I spent yesterday in St. Louis, talking about the importance of trade and smart trade deals to America’s rebounding economy. Within 500 miles of St. Louis, farmers are producing more than three quarters of the nation’s corn and soybean crops, injecting $75 billion into the global economy, supporting 265,000 jobs, and producing $131 billion in crops and livestock. Meanwhile, the Mississippi River moves about 500 million tons of cargo each year, including 60 percent of the nation’s grain exports, accounting for $8.5 billion in exports. USDA recently reported that grain barge traffic around St. Louis is up 126 percent over last year, underscoring the importance of St. Louis to the national economy as a hub for U.S. farm exports. As the heart of the nation’s farm economy, St. Louis is pumping life into the overall economy.
Some of most pioneering agribusiness in the world also call St. Louis home and employ 20 percent of the bi-state area’s workforce. On-farm employment represents just one-tenth of all agriculture-related employment thanks to opportunities in research, education, food processing, and trade. These opportunities will only grow as the global population expands to 9 billion by 2050. And I want Americans, those in St. Louis and all over, to be the ones helping the world meet its growing demand for feed, fiber and fuel.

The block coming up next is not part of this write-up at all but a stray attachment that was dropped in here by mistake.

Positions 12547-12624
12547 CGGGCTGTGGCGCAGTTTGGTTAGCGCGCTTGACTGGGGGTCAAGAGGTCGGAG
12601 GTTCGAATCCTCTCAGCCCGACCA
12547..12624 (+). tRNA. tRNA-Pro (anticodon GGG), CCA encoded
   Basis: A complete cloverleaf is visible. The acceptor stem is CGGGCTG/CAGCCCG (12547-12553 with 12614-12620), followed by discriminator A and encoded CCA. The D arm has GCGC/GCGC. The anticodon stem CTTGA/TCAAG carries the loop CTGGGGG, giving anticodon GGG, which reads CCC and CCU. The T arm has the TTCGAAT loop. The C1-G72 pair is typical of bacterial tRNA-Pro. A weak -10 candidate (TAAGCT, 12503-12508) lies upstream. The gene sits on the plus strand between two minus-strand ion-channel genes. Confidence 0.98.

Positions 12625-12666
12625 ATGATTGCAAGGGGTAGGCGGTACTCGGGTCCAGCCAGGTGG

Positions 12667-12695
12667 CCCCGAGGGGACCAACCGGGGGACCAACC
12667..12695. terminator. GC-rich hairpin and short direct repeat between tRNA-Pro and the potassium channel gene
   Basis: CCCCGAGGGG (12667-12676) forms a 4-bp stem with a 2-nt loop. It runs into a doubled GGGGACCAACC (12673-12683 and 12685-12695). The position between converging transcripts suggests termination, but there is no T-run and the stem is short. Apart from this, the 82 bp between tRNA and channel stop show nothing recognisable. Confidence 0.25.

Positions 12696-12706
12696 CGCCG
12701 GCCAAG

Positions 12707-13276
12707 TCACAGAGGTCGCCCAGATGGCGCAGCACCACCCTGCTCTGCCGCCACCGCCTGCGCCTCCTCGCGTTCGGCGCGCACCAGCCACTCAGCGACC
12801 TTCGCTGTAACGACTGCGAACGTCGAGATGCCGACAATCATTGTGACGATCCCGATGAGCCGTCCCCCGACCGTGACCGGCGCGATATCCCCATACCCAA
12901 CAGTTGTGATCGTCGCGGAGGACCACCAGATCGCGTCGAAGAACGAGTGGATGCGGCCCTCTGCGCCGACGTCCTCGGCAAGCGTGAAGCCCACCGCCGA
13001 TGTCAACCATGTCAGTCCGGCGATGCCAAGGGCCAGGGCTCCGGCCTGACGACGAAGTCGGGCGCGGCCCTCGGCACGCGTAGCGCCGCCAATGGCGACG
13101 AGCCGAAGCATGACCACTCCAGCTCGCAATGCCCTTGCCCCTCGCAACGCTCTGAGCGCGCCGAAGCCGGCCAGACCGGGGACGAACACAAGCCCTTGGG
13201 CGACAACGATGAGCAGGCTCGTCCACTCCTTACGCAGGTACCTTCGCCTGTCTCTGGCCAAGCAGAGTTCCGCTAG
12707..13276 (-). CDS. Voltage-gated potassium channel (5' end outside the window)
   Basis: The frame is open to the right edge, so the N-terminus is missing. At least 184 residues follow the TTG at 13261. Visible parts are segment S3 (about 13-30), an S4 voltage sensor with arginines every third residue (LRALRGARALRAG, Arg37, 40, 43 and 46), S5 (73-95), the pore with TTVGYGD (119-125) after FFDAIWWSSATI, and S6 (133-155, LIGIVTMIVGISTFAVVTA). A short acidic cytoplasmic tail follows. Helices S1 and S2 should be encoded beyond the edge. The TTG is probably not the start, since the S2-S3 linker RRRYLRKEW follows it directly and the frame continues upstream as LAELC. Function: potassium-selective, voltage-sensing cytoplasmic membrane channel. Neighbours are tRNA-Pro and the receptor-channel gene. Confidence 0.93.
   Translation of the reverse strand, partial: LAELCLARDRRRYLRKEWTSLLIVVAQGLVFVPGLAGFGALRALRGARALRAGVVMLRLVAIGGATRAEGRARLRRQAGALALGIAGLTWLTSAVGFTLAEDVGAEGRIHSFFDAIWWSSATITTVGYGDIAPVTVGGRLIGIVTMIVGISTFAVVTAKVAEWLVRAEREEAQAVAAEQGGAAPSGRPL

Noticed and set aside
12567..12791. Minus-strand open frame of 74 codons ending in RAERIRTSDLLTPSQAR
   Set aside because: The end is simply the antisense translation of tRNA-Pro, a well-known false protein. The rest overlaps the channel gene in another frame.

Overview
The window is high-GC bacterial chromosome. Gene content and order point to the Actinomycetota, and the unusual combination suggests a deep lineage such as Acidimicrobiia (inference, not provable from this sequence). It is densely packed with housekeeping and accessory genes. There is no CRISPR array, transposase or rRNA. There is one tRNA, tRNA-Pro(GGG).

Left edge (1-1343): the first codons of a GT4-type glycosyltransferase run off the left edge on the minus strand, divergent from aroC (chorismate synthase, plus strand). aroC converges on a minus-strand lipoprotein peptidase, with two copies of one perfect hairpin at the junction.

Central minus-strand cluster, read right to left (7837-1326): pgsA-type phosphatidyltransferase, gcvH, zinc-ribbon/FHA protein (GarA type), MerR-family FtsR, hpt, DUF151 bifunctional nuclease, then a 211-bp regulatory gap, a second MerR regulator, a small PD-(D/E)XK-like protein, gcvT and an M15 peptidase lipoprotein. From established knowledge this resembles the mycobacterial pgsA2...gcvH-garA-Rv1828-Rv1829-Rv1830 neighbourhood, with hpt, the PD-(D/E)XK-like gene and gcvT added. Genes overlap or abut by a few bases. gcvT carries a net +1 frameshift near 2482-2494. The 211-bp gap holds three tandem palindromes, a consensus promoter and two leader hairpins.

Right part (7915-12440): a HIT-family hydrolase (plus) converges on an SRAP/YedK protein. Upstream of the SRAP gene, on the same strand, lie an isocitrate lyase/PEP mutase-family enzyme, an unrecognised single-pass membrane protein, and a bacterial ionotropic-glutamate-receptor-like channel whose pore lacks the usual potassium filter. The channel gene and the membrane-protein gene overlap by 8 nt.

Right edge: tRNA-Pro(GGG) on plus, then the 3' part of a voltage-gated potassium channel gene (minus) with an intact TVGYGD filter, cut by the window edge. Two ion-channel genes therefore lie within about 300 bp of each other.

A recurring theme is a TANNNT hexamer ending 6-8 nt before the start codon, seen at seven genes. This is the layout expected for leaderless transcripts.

I stood next to a grain elevator on the Mississippi River and thought about the sheer volume of U.S .farm goods moving down that historic waterway, from Minneapolis to New Orleans and all points in between. This year, U.S. agricultural exports are forecast to shatter records and reach a record trade surplus of $47.5 billion. In short, that growth means jobs for Americans. In fact, U.S. farm exports will support more than 1.1 million jobs in 2011. But we can do better. And that’s where smart trade deals that increase exports, support job creation, and bolster the American economy come in. The U.S.-Korea Trade Agreement will do those things.
When ratified by Congress, this deal will eliminate tariffs on a variety of American goods – including grains and oilseeds, fruits and vegetables, and beef and pork – while adding tens of thousands of jobs to our economy. Economic output is estimated to grow more under U.S.-Korea agreement than from the United States’ last nine trade agreements combined.
Once the U.S.-Korea deal reaches Capitol Hill, we are asking Congress to ratify and implement it without delay. Failure to act could cost jobs now and in the future.
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What I want to know Secretary Vilsack is this. How does the administration expect to increase exports like President Obama is pushing with 70 year old antiquated too small locks?
When we were pumping billions of dollars into the economy to assist the economic recovery NO money that I am aware of went to river transportation. We could have at least started one lock.
You cannot have it both ways.